By Jonathon Van Maren
While Justin Trudeau may hope the “kerfuffle” over his government’s decision to insert an “attestation” requirement demanding that applicant groups indicate their support for abortion into the Canada Summer Jobs application process will soon die down, the backlash may only continue to grow. Considering how many people showed up today at a Pentecostal office building in Toronto, the implications of Trudeau’s new policy are just beginning to be realized and felt.
There were about sixty people gathered there by my count, at an event hosted by Conservative Member of Parliament Alex Nuttall and featuring a panel of Protestant, Catholic, and Muslim speakers. There was an incredible diversity of faith groups represented: Muslims, Baptists, Reformed Protestants, Sikhs, Hindus, Coptic Christians, the Jewish community, Evangelicals, and the Serbian Orthodox Church all turned out for the discussion, which largely centered around the impact of the attestation on the work these religious groups carry out.
Attendee after attendee rose to describe the work that will be prevented by the attestation requirement: Summer camps, charitable outreach, youth sports programs, counselling, civic engagement initiatives, language training, job skills training, arts programs, crisis pregnancy assistance, and soup kitchens were just a few listed off. One father noted that many parents rely on these programs as a valuable and cost-effective alternative to daycare, and another attendee noted that small businesses that are contracted by faith-based organizations to provide job training skills for students hired through the Canada Summer Jobs Program would also be hit.
Many people were simply outraged by the fact that the federal government had the gall to demand that groups sign any kind of attestation at all, while others pointed out that the government demand constituted compelled speech—especially for groups that wished to remain neutral on the abortion issue and were upset that the government was forcing them to choose a side in order to apply for a government program that had once been open to all Canadian. The National Post and CTV came in briefly with cameras, and then left. I see that a few attendees spoke with the Post after the discussion ended, and their quotes summarize the sentiments of those present:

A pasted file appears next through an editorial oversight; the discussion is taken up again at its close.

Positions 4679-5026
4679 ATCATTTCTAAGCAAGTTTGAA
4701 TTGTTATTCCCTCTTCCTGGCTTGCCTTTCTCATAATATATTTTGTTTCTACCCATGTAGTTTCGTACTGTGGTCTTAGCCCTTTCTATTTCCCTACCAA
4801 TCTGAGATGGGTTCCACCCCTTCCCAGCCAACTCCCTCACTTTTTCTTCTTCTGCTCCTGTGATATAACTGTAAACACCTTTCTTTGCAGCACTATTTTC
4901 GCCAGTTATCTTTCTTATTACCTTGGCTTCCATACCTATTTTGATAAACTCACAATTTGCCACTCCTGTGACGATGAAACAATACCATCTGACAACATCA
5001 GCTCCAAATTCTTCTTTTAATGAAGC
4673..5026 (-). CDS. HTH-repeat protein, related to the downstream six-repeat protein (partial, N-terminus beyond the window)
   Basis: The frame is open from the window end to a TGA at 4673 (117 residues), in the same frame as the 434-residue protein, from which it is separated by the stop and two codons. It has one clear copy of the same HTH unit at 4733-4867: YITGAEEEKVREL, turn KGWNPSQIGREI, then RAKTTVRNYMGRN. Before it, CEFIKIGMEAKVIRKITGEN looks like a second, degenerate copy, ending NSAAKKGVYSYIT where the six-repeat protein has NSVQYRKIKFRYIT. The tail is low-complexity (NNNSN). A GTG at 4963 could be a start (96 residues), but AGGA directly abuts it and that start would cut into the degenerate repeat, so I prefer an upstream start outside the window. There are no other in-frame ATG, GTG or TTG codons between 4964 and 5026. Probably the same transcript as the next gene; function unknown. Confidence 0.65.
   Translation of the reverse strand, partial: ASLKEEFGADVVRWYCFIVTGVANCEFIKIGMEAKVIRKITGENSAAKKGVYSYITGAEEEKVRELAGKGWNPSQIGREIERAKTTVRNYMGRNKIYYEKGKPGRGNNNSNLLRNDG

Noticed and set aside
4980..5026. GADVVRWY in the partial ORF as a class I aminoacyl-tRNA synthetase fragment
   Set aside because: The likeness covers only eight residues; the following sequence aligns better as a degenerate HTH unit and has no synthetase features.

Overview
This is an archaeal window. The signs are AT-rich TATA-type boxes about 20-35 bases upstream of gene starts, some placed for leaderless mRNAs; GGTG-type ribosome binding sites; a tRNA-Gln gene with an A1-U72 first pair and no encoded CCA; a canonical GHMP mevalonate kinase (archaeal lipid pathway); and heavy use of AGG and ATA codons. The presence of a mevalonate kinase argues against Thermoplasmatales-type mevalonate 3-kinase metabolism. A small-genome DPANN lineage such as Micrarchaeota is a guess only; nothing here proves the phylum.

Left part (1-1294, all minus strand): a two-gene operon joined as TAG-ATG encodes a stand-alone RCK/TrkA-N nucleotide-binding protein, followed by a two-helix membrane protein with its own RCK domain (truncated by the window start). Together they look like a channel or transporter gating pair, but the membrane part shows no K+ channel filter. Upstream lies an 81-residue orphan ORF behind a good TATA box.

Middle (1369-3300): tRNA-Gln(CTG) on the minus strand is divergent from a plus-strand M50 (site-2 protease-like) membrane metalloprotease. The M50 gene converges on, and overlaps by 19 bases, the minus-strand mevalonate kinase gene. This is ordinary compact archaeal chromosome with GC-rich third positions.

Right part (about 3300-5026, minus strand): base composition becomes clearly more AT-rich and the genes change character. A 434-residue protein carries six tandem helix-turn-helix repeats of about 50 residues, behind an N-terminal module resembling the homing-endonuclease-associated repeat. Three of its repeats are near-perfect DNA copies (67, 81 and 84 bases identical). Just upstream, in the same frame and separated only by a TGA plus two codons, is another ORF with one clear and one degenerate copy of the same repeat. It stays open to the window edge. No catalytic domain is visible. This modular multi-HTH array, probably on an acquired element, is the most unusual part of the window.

Ibrahim Hindy, an imam at the Dar Al-Tawheed Islamic Centre in Mississauga, said his mosque is struggling over what to do. “I came to take it all in and hear the concerns that people were having,” he said. “We were going to apply this year, and we’re still discussing whether or not we will…Some people are asking, does this conflict with our beliefs? If the person has an orthodox understanding of scriptures, is this asking the person to contradict those?”
Father Niaz Toma, a Chaldean Catholic priest, said his community of Iraqi Christians won’t be able to apply for the grant, and referred to the attestation as a “persecution” of his people. “We will never compromise our faith for the sake of grants to be received from the Canadian government,” he said. “Seemingly, the attempt is to be inclusive. But the end result is exclusivity, blocking certain groups.”
…Hindy said many of the attendees at Tuesday’s meeting worried that attestations would start to become the norm in Canada, and “values tests” would be applied to more federal programs. “For example, we’ve seen in Quebec with the niqab issue where the government there said, ‘We don’t like the niqab, so if you wear the niqab you don’t get access to any public service,’” he said. “We’ve seen these kind of values tests before, and they’re not in the spirit, I believe, of what Canada’s all about.”
The meeting was both productive and encouraging. A wide range of religious communities were connecting, realizing how much they had in common, and agreeing that religious freedom had to be protected on behalf of all Canadians of faith. It was encouraging to see the sheer diversity of religious groups that were refusing to sign off on the attestation, and could not agree with the government’s position on abortion. It appears that the interfaith response to this move could resemble the collective pushback against the Liberal attempt to repeal a law that banned disrupting a worship service.
Justin Trudeau may be about to find out just how many religious groups in this country are morally opposed to abortion—and that these groups deeply resent being told that they must parrot the government line, or be excluded from government programs intended for all Canadians. If the anger of the attendees at today’s meeting is any indication, this “kerfuffle” will not be dying down anytime soon.
For anyone interested, my book on The Culture War, which analyzes the journey our culture has taken from the way it was to the way it is and examines the Sexual Revolution, hook-up culture, the rise of the porn plague, abortion, commodity culture, euthanasia, and the gay rights movement, is available for sale here.